How Stateful/Stateless design and Atomic design vie for my attention as I approach a major refactor.

Introduction

How should I organize the components and directories in my React app? This is a hotly contested debate that exists between front-end developers. The end goal is to build out a structure that is easy to comprehend, scalable, and is of course modular. That much everyone can agree upon. We can also agree upon the fact that it is almost always easier and more efficient to decide on a design pattern at the beginning of a project and adhere to it, rather than switch halfway through and spend countless hours refactoring. …


npx create-react-app

npx create-react-app my-app

Anyone who has started a random React project from scratch has undoubtedly used the above line of code. Well, maybe not titling your app ‘my-app,’ but you understand. React does so much legwork for you when building out the framework of your new app, and unless you’ve done some digging under the hood, a lot of it might as well just be magic. One incredibly important thing that React does is it utilizes webpack.

webpack is an open-source module-bundler for modern JavaScript apps that runs on Node.js. webpack processes your app’s modules, builds a dependency graph that…


Guard rails for your relational database

What does one think of when they hear the word ACID? Chemists may think about a solution’s pH, mechanics may jump to some type of degreasing solvent, and festival-goers might think of the mind-altering substance that changes one’s perception of reality. The ACID that I am referring to is actually quite the opposite of the latter.

ACID is an acronym that stands for atomicity, consistency, isolation and durability. These four terms are a set of properties that belong to relational databases. Together, they ensure that during a transaction, the data isn’t corrupted, even during power failure, random errors, corrupt drives…


The shortest path problem at its core is very simple; find the shortest path between two nodes, or vertices, in a graph while accounting for the weight of the connecting edges. There are an ever-growing number of solutions to this problem. In fact, once you understand search algorithms there is no reason why you couldn’t write your own search algorithm. In the meantime, it might just be best to use tried and tested algorithms that are known to work, and known to work well.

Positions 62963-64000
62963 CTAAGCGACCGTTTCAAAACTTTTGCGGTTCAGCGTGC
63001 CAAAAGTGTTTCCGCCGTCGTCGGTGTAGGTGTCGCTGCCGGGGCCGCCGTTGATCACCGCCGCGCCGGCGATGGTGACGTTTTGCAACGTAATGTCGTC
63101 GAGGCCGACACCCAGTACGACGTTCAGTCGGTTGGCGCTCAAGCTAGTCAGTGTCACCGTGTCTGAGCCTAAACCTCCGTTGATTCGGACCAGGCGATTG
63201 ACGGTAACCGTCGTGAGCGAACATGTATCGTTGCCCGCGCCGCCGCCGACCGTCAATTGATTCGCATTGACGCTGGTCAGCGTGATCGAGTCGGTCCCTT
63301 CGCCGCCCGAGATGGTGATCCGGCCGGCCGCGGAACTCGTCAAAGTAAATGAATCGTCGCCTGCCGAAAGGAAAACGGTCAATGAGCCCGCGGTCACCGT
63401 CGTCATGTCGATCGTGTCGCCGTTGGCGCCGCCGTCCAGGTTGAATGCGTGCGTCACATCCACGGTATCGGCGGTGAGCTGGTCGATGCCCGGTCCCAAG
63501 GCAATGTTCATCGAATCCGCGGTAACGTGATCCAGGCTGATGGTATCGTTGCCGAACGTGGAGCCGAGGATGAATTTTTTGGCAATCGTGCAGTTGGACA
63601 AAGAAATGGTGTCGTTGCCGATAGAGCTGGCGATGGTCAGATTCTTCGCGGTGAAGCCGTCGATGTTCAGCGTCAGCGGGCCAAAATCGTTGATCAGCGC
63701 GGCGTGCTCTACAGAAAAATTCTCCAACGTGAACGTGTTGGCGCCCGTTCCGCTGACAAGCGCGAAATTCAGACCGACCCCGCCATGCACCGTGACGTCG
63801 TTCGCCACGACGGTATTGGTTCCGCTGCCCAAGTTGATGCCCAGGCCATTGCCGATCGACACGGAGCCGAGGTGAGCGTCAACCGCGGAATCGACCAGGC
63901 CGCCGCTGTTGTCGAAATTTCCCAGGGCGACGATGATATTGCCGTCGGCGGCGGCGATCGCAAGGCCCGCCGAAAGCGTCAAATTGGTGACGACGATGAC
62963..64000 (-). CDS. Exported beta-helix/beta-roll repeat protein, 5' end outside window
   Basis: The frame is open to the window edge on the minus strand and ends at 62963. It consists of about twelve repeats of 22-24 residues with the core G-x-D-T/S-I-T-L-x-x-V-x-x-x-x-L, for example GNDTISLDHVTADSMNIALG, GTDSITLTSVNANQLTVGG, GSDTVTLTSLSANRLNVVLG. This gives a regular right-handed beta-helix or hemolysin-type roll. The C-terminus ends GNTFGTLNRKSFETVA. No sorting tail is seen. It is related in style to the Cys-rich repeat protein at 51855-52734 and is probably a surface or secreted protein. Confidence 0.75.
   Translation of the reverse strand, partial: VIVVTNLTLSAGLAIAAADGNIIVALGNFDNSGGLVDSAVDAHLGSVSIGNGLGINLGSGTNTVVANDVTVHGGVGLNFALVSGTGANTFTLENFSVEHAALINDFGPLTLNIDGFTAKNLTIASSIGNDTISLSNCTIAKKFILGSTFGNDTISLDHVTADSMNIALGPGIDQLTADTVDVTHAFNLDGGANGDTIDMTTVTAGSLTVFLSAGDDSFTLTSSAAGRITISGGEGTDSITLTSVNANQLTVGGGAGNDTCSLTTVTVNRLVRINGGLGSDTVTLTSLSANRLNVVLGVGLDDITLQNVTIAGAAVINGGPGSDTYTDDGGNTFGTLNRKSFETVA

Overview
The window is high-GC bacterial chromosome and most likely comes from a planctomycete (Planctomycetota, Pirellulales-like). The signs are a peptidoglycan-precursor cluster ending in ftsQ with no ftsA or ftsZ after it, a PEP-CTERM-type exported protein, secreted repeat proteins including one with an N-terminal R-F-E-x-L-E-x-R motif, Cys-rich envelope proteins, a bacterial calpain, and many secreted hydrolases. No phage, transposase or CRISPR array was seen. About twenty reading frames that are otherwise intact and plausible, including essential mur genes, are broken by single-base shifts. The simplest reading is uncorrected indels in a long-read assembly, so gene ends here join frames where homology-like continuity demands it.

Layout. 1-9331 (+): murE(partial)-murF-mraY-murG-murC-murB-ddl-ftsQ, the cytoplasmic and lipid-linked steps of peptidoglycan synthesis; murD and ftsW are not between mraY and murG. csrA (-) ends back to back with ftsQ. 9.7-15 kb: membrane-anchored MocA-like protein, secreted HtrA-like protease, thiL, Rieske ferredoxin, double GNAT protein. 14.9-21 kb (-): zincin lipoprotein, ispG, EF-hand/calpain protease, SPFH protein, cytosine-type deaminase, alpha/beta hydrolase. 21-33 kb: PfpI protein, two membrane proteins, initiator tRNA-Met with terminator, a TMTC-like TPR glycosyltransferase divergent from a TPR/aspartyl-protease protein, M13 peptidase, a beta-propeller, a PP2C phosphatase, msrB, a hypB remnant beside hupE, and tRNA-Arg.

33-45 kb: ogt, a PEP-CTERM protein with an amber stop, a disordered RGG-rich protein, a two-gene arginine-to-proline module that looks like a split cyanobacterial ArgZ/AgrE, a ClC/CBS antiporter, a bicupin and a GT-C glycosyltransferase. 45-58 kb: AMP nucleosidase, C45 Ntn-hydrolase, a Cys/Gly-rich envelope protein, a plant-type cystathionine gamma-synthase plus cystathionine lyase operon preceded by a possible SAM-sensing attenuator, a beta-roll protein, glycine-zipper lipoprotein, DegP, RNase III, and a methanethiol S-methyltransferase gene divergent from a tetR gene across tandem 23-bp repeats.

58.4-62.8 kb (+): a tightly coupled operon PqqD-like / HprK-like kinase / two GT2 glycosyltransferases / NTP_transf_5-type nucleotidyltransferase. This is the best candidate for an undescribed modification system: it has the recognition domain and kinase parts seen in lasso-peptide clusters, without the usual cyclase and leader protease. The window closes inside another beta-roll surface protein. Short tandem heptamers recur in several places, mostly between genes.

This list is not at all comprehensive. There is a nearly inexhaustible list of search algorithms…


As a budding software engineer I received my first taste of algorithms through watching a popular YouTuber present interview questions as coding challenges to other engineers. I was blown away by the complex problems that these engineers could solve in a matter of minutes by implementing specific algorithms with their code. I rushed to my favorite search engine to search all of these new terms I had been hearing. What is Kosaraju’s algorithm? What are strongly connected components? What is an articulation point or a bridge?? Every time I looked something up I realized there was a more rudimentary principle…


RSpec is an incredibly powerful Ruby/Rails meta-gem that allows your to write very simple tests that test the efficacy of very complex code. It’s a meta-gem, because when it is bundled it includes multiple different versions of the same basic gem. Each version can be used for specific purposes or with specific versions of Rails. When I reference RSpec, I will be referring to the meta-gem, not a specific version.

Test-driven-development is a very important skill to possess as a software engineer, but knowing where to start can sometimes seem a daunting task. I spent weeks in a software engineering…


For budding software engineers, the first pair-programming project is usually clunky and disjointed. All coding experience up until that point has most likely revolved around listening to lectures, doing code-alongs, and practicing in some form of a shell inside the terminal by one’s self. I certainly know that mine was. Then along comes that first pair-programming project. Two people must join forces to solve whatever problem has been placed before them with little-to-no experience at doing so in group setting.

The questions begin flooding in. Who will do what? How will we share our code with one another? What if…

Christopher Michael Clark

A climate scientist turned software engineer

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